Twitter has become an increasingly important part of the American political discourse. The 2016 Presidential election was unique in that all major contenders were somewhat prolific tweeters. The eventual winner, Donald Trump, was undoubtedly the most prolific of them all, and continues to be an active twitter user now that we over two years into his presidency.
This use of Twitter sparked an interesting analysis by [David Robinson](http://varianceexplained.org/) who is currently the Chief Data Scientist at DataCamp and former Data Scientist at StackOverflow. His analysis, [__*"Text analysis of Trump's tweets confirms he writes only the (angrier) Android half"*__](http://varianceexplained.org/r/trump-tweets/), became very popular leading up to the election.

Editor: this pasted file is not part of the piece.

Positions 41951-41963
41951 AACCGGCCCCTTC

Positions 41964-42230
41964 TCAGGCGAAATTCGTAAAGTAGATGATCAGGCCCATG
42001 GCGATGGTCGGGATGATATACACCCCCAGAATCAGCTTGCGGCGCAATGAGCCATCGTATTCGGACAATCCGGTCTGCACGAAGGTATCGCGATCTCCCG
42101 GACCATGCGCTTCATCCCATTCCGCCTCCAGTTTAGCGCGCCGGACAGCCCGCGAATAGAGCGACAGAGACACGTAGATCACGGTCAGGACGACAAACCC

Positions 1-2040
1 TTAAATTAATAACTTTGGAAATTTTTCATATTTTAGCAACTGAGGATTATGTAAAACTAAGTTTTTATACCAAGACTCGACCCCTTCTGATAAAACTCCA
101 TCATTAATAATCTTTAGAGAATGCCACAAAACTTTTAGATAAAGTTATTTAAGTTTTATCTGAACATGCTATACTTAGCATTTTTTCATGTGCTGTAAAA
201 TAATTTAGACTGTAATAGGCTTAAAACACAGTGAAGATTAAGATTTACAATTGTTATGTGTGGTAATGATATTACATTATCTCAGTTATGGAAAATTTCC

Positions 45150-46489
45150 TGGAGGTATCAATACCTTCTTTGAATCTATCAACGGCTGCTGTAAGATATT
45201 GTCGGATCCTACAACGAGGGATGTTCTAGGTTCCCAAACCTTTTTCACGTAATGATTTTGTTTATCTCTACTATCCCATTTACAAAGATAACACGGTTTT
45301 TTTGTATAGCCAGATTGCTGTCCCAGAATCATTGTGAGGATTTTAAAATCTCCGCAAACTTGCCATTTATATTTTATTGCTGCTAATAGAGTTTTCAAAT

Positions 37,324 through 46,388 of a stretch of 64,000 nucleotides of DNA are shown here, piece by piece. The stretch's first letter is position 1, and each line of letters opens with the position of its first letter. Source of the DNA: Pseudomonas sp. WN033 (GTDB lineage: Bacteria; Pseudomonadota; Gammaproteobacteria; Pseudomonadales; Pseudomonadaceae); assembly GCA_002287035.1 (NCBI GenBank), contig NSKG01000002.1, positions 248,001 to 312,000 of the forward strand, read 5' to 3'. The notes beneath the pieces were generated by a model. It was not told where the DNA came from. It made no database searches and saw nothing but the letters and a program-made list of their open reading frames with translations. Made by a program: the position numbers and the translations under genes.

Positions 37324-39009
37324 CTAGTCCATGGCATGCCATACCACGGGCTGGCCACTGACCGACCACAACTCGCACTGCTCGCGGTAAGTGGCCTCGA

Let's take a look at this data. To do so, we'll need a couple packages:
```{r, message = FALSE, warning = FALSE}
library(dplyr)
library(tidyr)
```
Then to load the data in a data frame named `trump_tweets_df`, we use:
```{r}
load(url("http://varianceexplained.org/files/trump_tweets_df.rda"))
```
We then create a new data frame named `tweets` based on the raw data:
```{r}
tweets = trump_tweets_df %>%
select(id, statusSource, text, created) %>%
extract(statusSource, "source", "Twitter for (.*?)<") %>%
filter(source %in% c("iPhone", "Android"))
```
```{r}
tweets
```
This dataset is a collection of 1390 tweets from Twitter user `@realDonaldTrump`. For this exercise we will be interested in the `text` variable which contains the text of each tweet.
For example:
```{r}
tweets[2, "text"]
```
More specifically, we'll be interested in the lengths of these tweets:
```{r}
tweet_lengths = nchar(tweets$text)
head(tweet_lengths)
```
```{r}
hist(tweet_lengths, col = "darkgrey",
main = "@realdonaldtrump Tweets",